Virtual Machine (VM) administrators still need to be extra vigilant against VM sprawl as more and more users “self-provision” to set up their own virtual machines. VMs are software implementations of computers that execute programmes like physical machines, and they are the enabling technology behind cloud computing.
The ease with which VMs are created and the lack of discipline in removing them when no longer needed means VMs are needlessly using up valuable resources and generally creating ongoing performance problems.
With cloud computing, end users can set up VMs on their own without the participation of IT management. The scale of this problem becomes apparent when you take into account VMware’s news in July that there are over 20 million VMs running on vSphere alone, and someone turns on a new VM every six seconds.
Even conservative calculations show petabytes (1 + 15 zeros) of storage are being wasted, and that costs tens of millions of pounds. Virtual machines are very cheap and easy to set up, and many are created for temporary use and not because there is an ongoing need for the business.
Unfortunately these “zombie” VMs are often left to run on and on when not serving any useful purpose, and that wastes valuable resources.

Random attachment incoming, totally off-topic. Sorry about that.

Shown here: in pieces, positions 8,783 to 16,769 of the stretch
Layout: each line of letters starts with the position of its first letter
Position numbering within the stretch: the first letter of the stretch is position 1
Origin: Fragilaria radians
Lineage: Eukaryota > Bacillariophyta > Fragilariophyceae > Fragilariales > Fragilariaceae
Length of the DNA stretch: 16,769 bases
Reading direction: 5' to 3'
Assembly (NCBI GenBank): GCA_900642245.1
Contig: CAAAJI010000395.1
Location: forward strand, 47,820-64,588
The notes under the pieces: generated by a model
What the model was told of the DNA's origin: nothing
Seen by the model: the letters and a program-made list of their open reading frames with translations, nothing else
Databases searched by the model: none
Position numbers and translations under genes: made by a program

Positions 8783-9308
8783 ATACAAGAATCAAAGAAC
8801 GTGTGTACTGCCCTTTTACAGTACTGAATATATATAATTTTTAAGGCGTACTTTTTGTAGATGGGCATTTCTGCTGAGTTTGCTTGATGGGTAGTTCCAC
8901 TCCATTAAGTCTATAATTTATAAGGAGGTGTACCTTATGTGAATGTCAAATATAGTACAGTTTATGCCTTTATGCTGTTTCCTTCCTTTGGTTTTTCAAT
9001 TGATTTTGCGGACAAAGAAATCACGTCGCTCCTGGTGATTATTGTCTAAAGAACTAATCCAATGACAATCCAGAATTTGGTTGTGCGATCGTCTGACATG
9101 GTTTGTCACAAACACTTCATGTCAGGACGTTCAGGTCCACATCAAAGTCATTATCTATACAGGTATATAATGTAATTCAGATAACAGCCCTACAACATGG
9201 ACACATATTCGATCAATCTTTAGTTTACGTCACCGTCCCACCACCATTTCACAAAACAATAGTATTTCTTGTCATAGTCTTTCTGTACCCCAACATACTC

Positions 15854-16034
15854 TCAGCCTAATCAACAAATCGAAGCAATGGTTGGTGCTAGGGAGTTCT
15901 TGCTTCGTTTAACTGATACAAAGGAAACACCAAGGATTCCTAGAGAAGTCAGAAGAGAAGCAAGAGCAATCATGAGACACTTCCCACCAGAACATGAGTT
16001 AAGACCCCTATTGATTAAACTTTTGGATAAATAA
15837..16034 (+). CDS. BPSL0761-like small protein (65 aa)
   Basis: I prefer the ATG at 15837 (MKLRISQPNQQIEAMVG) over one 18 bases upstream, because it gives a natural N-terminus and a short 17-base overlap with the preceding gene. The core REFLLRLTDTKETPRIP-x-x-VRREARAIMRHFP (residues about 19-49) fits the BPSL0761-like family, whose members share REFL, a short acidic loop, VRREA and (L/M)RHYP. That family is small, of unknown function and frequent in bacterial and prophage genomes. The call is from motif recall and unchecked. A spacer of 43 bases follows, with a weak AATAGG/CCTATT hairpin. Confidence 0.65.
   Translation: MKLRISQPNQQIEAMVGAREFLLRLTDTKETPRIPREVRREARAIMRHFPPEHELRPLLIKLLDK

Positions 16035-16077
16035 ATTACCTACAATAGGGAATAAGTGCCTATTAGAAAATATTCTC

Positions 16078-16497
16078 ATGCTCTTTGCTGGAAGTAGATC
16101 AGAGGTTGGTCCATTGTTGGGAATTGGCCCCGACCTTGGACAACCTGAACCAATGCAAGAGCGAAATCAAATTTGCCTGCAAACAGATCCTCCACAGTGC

While most IT managers believe they are too busy handling maintenance, upgrades and troubleshooting to police unused virtual machines, Hipperson suggests that administrators could use automated tools to undertake systematic audits of all VMs and identify those that haven’t been used recently – a month or longer, for example. Then the owner can be queried to determine if the VM really needs to be kept.
Of course, there are crucial differences between server “utilisation” and actual “usage” that need to be differentiated. This would be a risky strategy if important data and documents were threatened with deletion, even if they haven’t been accessed recently, so a review policy will focus on truly wasted space.
In addition, hierarchical storage management can be used, so important, but infrequently accessed information, can be moved to lower cost storage devices. Tiered storage will free up the most expensive storage resources, and when combined with eliminating truly unnecessary Zombie VMs, enterprises can improve their return on investment from virtualisation.